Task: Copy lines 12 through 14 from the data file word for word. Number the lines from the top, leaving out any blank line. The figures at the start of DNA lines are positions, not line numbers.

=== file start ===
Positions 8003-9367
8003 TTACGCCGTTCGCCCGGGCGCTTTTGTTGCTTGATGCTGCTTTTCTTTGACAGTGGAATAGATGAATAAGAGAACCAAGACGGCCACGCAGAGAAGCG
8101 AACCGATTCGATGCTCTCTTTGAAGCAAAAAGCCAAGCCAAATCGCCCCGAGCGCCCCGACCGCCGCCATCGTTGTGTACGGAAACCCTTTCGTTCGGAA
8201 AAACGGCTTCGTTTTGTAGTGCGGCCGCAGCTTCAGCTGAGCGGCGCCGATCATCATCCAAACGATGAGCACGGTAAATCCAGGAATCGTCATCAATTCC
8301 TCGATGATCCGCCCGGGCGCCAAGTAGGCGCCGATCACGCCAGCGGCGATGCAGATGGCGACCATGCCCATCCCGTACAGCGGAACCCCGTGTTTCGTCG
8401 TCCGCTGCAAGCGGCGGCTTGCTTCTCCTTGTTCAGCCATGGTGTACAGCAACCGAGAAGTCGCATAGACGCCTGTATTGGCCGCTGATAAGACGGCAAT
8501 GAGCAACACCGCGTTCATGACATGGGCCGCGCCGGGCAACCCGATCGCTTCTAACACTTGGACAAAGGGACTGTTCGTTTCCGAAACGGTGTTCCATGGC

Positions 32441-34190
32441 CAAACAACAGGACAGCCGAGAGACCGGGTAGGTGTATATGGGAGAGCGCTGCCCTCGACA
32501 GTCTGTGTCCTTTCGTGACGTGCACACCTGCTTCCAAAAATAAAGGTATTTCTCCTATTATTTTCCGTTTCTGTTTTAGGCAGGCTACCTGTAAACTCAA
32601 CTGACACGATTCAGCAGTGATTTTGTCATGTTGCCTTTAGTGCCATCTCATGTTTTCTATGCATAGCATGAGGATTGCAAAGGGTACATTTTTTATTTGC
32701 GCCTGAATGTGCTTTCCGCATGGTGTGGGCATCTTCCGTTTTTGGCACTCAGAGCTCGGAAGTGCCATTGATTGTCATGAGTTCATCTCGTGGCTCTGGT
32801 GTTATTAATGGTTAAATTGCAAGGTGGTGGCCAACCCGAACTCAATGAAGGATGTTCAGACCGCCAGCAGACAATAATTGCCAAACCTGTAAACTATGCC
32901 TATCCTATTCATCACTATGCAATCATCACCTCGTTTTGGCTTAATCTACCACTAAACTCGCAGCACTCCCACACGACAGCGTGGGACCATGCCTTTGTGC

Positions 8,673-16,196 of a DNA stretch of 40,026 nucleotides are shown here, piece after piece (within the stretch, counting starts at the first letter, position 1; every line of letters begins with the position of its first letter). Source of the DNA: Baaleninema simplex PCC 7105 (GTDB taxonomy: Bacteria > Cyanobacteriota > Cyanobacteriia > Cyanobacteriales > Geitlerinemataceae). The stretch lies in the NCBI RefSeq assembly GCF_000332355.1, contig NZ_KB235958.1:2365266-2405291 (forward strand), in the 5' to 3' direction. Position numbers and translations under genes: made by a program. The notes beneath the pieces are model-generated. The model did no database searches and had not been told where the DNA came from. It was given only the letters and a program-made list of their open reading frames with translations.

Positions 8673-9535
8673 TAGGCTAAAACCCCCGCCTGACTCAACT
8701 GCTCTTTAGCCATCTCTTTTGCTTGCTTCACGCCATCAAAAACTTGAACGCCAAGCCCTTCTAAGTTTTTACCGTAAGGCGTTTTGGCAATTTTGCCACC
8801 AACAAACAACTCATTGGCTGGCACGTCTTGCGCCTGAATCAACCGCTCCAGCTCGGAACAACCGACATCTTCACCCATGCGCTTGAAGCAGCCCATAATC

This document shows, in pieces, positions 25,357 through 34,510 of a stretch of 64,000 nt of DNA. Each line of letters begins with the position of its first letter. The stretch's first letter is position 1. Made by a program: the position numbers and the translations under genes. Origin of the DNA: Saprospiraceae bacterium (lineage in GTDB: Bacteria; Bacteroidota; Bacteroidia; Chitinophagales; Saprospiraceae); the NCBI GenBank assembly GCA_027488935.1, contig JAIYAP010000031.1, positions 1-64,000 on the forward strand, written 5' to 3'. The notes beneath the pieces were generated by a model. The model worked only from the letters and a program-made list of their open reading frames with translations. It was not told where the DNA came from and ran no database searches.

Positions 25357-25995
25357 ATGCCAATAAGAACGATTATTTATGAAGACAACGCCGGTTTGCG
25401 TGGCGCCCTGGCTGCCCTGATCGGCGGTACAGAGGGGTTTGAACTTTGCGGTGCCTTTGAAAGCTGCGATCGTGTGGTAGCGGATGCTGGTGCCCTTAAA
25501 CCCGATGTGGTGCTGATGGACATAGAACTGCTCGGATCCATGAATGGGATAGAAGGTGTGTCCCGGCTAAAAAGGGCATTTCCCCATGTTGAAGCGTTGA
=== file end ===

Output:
32701 GCCTGAATGTGCTTTCCGCATGGTGTGGGCATCTTCCGTTTTTGGCACTCAGAGCTCGGAAGTGCCATTGATTGTCATGAGTTCATCTCGTGGCTCTGGT
32801 GTTATTAATGGTTAAATTGCAAGGTGGTGGCCAACCCGAACTCAATGAAGGATGTTCAGACCGCCAGCAGACAATAATTGCCAAACCTGTAAACTATGCC
32901 TATCCTATTCATCACTATGCAATCATCACCTCGTTTTGGCTTAATCTACCACTAAACTCGCAGCACTCCCACACGACAGCGTGGGACCATGCCTTTGTGC